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This review is from: Canon PowerShot ELPH 330 12.1MP Digital Camera with 10x Optical Image Stabilized Zoom with 3-Inch LCD (Black) (Electronics)
I bought the ELPH 330 to replace a Canon PowerShot ELPH 310 that was 'appropriated' by a family member. I quite liked the 310, and the other ELPH models that we've owned previously (SD100, SD200, SD400). To give this review some context, I also have a Canon PowerShot S5, a GoPro Hero, and various film cameras dating back to an Olympus OM-1 and a Rollei 35. While Canons may not always be the 'best' cameras on the market, I've become used to the Canon menu system, and my collection of accessories are compatible with my previous ELPHs. So I assumed the ELPH 330 would be a satisfying addition to my photographic arsenal.
Alas, I was sadly disappointed. What's wrong with it? In a word, the user interface. It has regressed significantly compared to the 310. The biggest shortcoming is the all-important '5-way' controller (the up, down, left, right, and the central FUNC/SET buttons). On the 310, the 5-way was slightly raised above the body of the camera, making it possible to position one's thumb on the desired portion of the controller by touch alone. On the 330, the buttons are completely flush with the body. This may sound like a small detail, but I've found this design change makes it much harder to operate the 330. I've found it tricky to register my thumb over the 5-way without looking, and I don't have terribly big hands. The tiny FUNC/SET button in the center of the cluster is actually recessed just a bit, which is terrible from an ergonomic perspective. One needs a tiny thumb to reliably click on the FUNC/SET button. In the short time I've had the 330, I've accidentally activated the wrong button numerous times.
The second failing of the 330's UI is the bizarre slide switch. Canon has taken what was a great step forward on the 310 UI and totally trashed it on the 330. On the 310, the slide switch selected between AUTO or MANUAL modes of operation. The former was great for taking quick'n easy point-and-shoot tourist snapshots. When the photographer wanted more 'creative control', a simple flip of the switch put the camera into manual mode. User could then choose from a large variety (too many) of special shooting modes (portrait, nighttime, backlit, sports...), adjust ISO, override shutter speed, etc. This arrangement was extremely versatile and I've come to love it.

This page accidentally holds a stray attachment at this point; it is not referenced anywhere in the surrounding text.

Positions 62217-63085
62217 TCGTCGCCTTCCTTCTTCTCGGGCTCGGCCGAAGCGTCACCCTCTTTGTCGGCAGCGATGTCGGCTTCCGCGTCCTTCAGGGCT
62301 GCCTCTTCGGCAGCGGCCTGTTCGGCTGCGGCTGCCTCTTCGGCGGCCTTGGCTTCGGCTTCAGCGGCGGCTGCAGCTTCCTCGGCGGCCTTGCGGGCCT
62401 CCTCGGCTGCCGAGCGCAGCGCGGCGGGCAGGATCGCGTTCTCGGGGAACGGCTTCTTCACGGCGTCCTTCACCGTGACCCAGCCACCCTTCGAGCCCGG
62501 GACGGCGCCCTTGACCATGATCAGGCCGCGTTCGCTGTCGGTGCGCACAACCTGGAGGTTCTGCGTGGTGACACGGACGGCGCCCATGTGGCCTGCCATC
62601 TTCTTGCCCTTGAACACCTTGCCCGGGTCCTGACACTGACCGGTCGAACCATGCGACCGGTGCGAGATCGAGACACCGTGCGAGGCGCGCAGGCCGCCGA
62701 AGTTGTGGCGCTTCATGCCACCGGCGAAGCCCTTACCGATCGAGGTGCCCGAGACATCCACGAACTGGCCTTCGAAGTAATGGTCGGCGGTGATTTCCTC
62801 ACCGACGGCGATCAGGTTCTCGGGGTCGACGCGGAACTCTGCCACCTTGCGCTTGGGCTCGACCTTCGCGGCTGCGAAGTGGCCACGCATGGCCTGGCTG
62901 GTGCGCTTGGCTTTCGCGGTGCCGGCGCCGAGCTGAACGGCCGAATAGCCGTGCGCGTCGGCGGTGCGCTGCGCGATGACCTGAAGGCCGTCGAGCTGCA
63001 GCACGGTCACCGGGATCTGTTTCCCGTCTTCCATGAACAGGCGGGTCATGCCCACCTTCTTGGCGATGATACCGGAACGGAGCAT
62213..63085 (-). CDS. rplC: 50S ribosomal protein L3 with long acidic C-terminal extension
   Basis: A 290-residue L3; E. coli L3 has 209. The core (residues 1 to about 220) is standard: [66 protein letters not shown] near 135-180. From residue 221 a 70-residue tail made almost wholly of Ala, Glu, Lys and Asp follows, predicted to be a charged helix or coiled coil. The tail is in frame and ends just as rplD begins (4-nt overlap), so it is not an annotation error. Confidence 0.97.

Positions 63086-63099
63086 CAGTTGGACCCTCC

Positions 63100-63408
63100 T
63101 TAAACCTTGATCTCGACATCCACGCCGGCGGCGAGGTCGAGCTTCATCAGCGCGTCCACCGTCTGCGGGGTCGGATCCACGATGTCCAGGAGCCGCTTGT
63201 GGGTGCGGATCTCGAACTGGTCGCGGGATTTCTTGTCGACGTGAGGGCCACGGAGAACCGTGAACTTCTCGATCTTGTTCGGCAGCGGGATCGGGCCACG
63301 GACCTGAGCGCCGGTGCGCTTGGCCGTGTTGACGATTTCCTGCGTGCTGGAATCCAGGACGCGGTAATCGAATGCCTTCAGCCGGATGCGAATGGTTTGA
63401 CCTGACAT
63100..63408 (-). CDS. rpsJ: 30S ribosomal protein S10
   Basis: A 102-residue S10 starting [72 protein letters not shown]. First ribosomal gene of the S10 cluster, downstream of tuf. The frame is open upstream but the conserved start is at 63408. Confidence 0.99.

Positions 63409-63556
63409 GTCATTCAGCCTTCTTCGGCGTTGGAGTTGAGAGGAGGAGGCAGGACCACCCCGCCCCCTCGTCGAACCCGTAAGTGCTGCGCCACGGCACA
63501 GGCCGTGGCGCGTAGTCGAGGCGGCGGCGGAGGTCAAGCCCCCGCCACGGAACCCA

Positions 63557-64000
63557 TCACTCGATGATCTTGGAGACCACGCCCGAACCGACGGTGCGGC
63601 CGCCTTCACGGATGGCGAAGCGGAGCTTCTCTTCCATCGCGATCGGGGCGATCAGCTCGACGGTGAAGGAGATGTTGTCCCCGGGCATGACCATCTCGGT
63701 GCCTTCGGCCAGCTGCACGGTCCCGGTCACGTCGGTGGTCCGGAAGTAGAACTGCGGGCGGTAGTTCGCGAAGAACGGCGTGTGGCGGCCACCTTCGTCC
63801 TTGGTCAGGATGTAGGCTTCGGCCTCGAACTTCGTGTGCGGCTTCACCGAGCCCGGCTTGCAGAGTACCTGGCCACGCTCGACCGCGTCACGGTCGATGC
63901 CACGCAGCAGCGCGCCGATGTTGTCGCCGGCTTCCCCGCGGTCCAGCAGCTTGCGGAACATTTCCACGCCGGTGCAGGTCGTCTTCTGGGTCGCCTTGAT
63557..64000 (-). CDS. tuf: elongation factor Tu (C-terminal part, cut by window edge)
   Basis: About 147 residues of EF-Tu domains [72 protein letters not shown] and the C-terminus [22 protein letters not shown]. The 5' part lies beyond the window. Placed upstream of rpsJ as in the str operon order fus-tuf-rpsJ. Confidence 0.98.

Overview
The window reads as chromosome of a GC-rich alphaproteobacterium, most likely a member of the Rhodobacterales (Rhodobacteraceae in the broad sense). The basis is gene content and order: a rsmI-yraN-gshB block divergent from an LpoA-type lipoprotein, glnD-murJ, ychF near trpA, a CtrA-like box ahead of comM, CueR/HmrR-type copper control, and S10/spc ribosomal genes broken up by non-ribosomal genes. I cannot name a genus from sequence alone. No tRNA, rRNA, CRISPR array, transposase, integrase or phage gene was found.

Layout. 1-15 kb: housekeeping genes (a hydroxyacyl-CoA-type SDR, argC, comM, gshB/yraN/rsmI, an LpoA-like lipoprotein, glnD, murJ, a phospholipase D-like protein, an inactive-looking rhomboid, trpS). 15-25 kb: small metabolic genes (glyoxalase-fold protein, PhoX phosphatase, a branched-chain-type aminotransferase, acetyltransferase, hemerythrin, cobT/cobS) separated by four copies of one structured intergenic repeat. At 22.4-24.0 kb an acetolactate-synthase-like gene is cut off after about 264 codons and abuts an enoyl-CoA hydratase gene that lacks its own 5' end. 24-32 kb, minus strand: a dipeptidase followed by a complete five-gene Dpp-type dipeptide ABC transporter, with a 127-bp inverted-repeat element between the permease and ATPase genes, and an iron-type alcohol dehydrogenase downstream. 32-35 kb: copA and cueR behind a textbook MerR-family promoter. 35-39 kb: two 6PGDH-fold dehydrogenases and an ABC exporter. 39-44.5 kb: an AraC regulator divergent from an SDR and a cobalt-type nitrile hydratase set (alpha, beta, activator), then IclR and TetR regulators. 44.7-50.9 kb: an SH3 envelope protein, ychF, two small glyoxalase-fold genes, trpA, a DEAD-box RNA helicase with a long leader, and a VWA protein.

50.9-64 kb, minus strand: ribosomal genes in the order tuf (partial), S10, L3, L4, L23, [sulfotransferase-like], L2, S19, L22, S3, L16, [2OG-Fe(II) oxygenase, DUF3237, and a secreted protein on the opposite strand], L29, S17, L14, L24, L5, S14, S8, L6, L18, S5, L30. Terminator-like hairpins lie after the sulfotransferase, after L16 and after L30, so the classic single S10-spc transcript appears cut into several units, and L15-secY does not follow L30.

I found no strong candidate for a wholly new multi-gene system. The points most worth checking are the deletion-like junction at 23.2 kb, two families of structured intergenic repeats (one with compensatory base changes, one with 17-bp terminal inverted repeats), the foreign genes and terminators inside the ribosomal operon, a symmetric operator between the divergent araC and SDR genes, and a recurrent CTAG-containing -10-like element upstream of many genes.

On the ELPH 330, the slide switch now activates a glitzy new Canon feature: photos plus a Movie Digest. When you slide the switch to the 'up' position, the camera takes a still photo in Auto mode AND a 3-second movie clip captured immediately before every still photo is taken. It then composes a daily sequence of these clips, all concatenated together. So if you were to shoot 60 pictures on a given day, you'll end up with 60 still photos, plus a 3-minute long movie containing the 'live action' as you composed each shot. With the switch 'down', the Movie Digest feature is turned off and the camera operates in whatever mode is chosen from the Record Mode menu (not necessarily Auto mode).
The side effects of this fancy Digest feature are non-trivial. First, the camera goes dormant for a few seconds after the shutter is pushed, while the captured movie clip is compressed and concatenated onto the daily movie file. During this interval, the green 'camera busy' light is flashing. This means you can't take another photo until the movie processing is completed. No rapid-fire picture taking when in Digest mode. Perhaps more important is the potential impact on battery life. When the 330 is in this mode, it's capturing video continuously. It doesn't know when you're going to trip the shutter, so it constantly records video into an internal 3-second buffer memory, which is then saved to the SD card after each click of the shutter. I haven't yet measured the impact on battery life but continuous video capture and storage will surely shorten run time.
Fortunately, the ELPH 330 still has both Automatic and Manual picture modes, but you now have to make a trip down into the menu system to select one or the other. The slide switch, which occupies a fair bit of the limited real estate on the back of the camera, is totally wasted (unless one becomes enamoured with the Movie Digest mode). I'm astounded that Canon would deem this feature so important that it qualified for 'top billing' with a dedicated mode switch. Perhaps there is a big demand for this feature in Japan, but I can do without it.